Hard-shell body armor has molded high-impact plastic cups covering key areas, such as your chest/sternum, spine/lower back, shoulders, and elbows. While this is a bit bulkier than soft-shell body armor, it’s more protective. Hard-shell skiing body armor can be your best friend if you’re going to be riding in the park or anywhere with hard, fixed objects (railings, ramps, etc). When you fall (and everyone does, especially when trying out a new trick), you may want the tougher impact protection and puncture resistance of hard-shell ski body armor.
Soft-Shell Ski Body Armor
Soft-shell body armor uses foam padding to protect your chest, ribs, back, shoulders, and elbows. By design, soft-shell body armor is more flexible and lighter weight than hard-shell body armor. Soft-shell ski body armor is a good choice if you:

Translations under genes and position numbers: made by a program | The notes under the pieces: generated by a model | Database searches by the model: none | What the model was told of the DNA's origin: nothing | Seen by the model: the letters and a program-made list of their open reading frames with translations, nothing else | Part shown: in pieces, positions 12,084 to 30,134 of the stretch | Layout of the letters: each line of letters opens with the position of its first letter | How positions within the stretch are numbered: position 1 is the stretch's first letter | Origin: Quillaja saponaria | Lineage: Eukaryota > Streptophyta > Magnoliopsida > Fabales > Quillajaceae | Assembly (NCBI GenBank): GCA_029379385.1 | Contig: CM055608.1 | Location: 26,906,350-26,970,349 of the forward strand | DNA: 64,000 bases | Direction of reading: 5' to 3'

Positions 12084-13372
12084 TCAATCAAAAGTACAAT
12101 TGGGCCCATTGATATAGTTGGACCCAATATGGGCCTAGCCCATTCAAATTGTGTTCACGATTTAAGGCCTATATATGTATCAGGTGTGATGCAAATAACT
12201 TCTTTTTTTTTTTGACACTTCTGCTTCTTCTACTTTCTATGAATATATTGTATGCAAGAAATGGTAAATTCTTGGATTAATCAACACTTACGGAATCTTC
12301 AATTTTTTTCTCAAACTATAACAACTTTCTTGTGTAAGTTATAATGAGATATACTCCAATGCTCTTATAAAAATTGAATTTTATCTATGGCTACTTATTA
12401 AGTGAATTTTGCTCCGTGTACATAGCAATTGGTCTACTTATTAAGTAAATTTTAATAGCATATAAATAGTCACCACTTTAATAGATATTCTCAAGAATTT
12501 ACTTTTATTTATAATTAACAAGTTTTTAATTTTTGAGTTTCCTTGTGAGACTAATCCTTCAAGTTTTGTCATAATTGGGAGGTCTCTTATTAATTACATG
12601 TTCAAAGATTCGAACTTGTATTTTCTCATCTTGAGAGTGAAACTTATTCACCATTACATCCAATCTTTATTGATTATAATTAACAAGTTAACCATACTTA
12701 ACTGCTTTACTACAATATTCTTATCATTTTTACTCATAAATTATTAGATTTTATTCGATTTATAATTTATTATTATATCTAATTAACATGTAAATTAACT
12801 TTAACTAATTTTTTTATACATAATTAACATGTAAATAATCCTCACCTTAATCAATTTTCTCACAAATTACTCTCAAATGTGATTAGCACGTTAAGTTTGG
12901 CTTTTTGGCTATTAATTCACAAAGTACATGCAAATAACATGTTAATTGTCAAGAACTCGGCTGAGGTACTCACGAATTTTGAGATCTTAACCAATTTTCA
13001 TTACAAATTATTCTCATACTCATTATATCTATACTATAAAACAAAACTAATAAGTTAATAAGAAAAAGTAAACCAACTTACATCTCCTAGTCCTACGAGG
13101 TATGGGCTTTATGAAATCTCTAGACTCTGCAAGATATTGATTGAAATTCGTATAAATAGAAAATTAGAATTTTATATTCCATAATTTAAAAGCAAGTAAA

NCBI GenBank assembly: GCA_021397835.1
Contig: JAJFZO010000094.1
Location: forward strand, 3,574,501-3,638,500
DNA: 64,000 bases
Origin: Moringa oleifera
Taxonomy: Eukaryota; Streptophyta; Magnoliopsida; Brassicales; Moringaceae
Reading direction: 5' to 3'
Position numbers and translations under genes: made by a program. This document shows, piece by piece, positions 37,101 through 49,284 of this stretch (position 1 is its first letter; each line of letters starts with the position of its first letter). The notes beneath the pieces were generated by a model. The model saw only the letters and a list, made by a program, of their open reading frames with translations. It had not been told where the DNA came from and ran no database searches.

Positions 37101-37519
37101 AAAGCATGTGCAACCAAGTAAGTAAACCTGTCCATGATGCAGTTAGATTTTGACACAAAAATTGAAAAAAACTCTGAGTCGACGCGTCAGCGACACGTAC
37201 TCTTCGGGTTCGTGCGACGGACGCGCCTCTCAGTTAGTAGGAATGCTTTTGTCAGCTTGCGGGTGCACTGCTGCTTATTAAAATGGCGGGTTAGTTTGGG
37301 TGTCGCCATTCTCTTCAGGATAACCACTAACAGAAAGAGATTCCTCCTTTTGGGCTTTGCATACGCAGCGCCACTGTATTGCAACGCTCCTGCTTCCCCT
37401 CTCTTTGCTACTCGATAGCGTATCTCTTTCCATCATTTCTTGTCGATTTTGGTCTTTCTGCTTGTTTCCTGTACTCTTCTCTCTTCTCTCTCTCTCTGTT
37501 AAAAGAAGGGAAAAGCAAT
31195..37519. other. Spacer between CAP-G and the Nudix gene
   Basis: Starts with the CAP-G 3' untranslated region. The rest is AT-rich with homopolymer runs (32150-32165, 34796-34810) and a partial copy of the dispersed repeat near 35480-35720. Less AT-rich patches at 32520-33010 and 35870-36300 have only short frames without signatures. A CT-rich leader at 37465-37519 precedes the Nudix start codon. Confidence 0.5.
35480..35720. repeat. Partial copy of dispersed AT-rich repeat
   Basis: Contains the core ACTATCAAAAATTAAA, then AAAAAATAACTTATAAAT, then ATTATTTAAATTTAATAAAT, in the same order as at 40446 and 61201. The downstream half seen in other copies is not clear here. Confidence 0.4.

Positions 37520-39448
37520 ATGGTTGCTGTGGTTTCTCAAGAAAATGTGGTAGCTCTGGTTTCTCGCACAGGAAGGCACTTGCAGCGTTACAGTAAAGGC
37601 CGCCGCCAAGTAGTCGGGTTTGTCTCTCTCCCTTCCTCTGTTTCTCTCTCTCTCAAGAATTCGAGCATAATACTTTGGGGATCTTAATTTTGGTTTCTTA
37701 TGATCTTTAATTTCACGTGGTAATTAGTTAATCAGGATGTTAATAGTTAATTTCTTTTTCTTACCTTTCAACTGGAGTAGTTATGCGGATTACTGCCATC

- Are skiing on the mountain and not the park
- If you’re a beginner looking for extra protection while you advance your skills
- If you've previously had a back or shoulder injury and want to give yourself a bit more coverage
- Simply want your base layer to also add a little protection
Ski jacket, vest, or spine protector: What design is best for you?
Ski body armor is available in designs ranging from long-sleeved jacket styles that give full coverage to sleeveless vest styles that cover your torso and shoulders to back protectors that cover only your spine. What you need to ask yourself is what parts of your upper body do you want covered? What areas give you the most concern? If you’ve had back or tailbone issues in the past, perhaps you just want spine coverage. If you’ve had a shoulder injury in the past, maybe your primary objective is to keep that area protected.